Not every beach community is as hard core as it is with the Bra Boys, but the most common concern for most beginning surfers is the fear that they will run into some meathead who will beat them up for taking their wave. Although that is a rare occurance out in the water, you still will have your fair share of “run-ins” with some local who thinks they own the ocean. This clip has an interesting perspective on localism. So should you just stay away and leave the beauty of the ocean and the spirit of surfing behind? That answer is simple, no of course not. Any time you go into the water you should follow a few guidelines that will make your surf experience and those around you safe and fun.
In the few years that I have been surfing, I have managed to learn a couple of simple surf etiquettes that insure your surfing can stay magical and rewarding. You just picked up your brand new South Coast surf board and are ready to charge your local surf spot or so you thought. After about twenty minutes of thrashing around and getting nasty looks you finally see the perfect wave and start paddling. “Kook, get out of the way” or something to that effect is all you hear as some guy buzzes by you. You first reaction is of course to give that guy a piece of your mind, he doesn’t own the ocean and that wave is just as much yours as it is his. To some extent you would be right, but there are a few things you should keep in mind when starting out.
First off, there is a unspoken hierarchy for dropping into that perfect wave. That guy might have been waiting an hour or longer for the same wave and has been surfing at that spot for years. The most important thing when starting out is to be patient. There are plenty of waves for everyone and you’ll get all you can handle. Take your turn with everone else and you will be much more respected. Next, make sure to be polite out in the water. I don’t mean saying please and thank you, or saying excuse me after burping. Just don’t freak out or lose you cool if someone steals your wave or you can’t manage to catch anything while everone else is looking like Kelly Slater. Fights occasionally happen and it is important to be the one enjoying the next set while others fuss about. Also important is learning about who has wave priority. All other problems with veteran surfers stem from this one area. The person who is closest to the peak of the wave or where it is breaking, (the foamy white part) has priority of the wave. If you see someone paddling into a wave and they have this position then let it go. Often you will be out of position and someone will let you have the wave so listen for them to say go ahead. When in doubt, just always wait. As you advance in your surfing you will learn how annoying it is to have someone “steal” your wave. Along with this, is making sure that you dont drop-in on another person’s wave. This means cutting off another person who is on the wave already. Lastly, make sure to control your board after you fall or if a monster wave is coming for you and your not going to make it. Safety should always be a major concern when you go out and many new surfers think it’s ok to let their board fly around. That thing can be a weapon if not handled correctly. If you see a big wave coming when paddling out or your going over the falls, make sure to hold onto your board so someone doesn’t get wacked.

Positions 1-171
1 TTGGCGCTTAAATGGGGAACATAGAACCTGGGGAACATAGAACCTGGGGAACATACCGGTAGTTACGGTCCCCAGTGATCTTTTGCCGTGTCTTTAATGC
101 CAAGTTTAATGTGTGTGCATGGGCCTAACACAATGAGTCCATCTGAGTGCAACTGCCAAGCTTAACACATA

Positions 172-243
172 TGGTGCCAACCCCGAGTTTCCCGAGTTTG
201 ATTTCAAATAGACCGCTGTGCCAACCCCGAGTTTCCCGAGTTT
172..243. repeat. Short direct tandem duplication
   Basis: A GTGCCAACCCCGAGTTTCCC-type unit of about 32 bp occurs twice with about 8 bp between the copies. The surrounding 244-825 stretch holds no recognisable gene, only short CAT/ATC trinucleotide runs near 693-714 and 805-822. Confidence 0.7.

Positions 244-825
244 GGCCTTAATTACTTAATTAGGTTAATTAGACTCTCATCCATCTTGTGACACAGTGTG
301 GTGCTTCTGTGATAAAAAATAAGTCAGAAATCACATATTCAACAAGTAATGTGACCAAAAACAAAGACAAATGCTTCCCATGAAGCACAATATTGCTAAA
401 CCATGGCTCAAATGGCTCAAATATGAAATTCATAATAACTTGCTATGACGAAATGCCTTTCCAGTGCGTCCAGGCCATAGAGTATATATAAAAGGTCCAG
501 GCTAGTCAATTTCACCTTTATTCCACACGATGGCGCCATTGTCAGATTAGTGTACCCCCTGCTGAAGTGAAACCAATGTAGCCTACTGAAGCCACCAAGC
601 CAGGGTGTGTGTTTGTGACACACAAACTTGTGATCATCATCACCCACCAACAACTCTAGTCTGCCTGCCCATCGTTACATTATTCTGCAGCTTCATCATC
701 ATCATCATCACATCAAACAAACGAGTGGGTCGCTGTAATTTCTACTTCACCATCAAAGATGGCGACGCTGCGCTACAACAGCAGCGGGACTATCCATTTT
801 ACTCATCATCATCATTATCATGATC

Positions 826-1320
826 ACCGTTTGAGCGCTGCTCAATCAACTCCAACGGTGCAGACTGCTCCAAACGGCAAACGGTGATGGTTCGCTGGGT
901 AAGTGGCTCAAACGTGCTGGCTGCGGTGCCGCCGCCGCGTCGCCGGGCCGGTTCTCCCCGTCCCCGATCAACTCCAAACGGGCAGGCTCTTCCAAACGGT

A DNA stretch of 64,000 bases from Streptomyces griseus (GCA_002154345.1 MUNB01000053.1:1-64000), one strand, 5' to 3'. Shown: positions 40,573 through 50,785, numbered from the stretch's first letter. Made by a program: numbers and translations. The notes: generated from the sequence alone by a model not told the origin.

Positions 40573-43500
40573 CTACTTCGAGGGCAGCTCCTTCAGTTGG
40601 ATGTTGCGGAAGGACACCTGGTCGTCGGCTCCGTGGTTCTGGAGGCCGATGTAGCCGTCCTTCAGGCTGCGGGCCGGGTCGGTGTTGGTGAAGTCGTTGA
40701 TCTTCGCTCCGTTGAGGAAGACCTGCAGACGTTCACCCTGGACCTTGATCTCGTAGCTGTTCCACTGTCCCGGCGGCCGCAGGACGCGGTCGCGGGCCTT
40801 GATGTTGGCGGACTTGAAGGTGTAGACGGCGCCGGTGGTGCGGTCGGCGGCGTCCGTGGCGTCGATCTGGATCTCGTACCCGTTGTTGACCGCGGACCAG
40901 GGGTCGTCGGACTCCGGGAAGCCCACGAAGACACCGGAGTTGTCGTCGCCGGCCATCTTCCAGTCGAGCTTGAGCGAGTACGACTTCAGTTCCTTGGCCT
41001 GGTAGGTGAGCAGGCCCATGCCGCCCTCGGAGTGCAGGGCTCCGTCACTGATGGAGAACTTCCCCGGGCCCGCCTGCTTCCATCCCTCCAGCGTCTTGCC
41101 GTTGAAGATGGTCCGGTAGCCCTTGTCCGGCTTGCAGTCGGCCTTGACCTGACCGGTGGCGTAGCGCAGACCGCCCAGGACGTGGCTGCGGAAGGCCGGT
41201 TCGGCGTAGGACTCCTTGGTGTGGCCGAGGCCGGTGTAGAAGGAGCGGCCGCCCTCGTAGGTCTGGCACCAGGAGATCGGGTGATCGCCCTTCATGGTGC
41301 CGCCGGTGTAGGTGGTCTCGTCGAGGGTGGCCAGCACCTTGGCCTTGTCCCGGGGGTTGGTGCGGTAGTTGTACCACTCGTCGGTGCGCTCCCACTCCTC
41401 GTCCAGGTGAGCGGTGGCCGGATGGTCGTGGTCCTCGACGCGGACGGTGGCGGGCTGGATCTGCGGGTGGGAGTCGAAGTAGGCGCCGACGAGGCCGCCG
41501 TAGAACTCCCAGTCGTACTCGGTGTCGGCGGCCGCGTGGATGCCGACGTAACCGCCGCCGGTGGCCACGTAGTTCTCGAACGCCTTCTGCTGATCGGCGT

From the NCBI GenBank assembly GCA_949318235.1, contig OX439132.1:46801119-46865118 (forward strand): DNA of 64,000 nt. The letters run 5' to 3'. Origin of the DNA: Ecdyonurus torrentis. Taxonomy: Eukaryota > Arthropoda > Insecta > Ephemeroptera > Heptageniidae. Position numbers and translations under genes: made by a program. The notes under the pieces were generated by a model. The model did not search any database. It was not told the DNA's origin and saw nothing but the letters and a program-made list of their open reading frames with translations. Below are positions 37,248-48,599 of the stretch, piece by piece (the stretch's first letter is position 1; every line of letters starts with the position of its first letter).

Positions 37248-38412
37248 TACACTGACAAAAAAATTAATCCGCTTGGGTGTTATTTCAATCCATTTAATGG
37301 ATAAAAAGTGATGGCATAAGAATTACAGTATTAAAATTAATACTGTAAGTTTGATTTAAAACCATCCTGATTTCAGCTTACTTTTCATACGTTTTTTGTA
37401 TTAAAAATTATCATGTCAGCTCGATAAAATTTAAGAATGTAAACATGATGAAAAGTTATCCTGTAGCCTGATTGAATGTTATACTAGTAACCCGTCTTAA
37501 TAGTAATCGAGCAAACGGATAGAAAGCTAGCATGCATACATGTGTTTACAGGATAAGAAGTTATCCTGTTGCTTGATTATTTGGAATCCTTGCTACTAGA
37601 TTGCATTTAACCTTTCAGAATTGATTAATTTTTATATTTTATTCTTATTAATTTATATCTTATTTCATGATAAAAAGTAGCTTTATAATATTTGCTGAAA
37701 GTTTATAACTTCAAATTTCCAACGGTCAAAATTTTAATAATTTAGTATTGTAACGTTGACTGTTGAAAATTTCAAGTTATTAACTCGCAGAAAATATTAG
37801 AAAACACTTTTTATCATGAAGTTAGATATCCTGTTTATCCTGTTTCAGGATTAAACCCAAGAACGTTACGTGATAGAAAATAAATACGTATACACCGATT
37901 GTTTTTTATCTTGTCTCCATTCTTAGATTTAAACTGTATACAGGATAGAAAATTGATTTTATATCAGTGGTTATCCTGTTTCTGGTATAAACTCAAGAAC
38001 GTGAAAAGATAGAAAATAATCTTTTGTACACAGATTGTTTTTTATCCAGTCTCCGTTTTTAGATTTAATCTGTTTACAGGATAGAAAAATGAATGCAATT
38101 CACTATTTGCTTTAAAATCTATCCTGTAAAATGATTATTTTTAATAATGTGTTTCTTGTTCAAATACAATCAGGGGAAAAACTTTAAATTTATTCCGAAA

It is likely that you may accidently “break” one of these rules, so be polite and say sorry if you do something wrong. Other minor things to consider are not being loud or obnoxious. It’s just annoying and takes away from the peaceful nature of surfing. Also, don’t be a wave hog. Most likely you’ll start out with a bigger board that catches waves easier, so share the wealth. I can’t guarantee that you’ll go out and have no problems, but if you go out with a positive attitude all the rest will fall into place. No one will be able to call you a dummy again. For all your surfing needs, check out our five South Coast locations or shop online at southcoast.com.
Packing your surfboard travel bag is an art. I’m not really sure how airlines manage to ding boards the way they do, but I’m pretty sure the ground crew gets pay raises for jamming blunt objects into surfer’s boardbags. Getting on the plane with the unknown of whether or not you’ll open your travel bag to freshly dinged boards is an unavoidable thought process for every traveling surfer.
Add in the ridiculous baggage fees airlines are imposing these days, along with the tanking American dollar that declines in value as it’s sitting in your wallet, and you’re arriving to your favorite surf destination with a sour taste in your mouth… And you’re not even out of the airport yet!
Not a good way to start a surf trip. The last thing you wanna do is spend time fixing dings in your board when you know you could have packed your boardbag better.
Reference the opening scene of Ace Ventura: Pet Detective for a visual of the way your boards will probably get treated once you check them in. (general idea)
Have no fear, South Coast has your back. Now view how we can all pack our surfboards for maximum protection against Ace and his co-workers: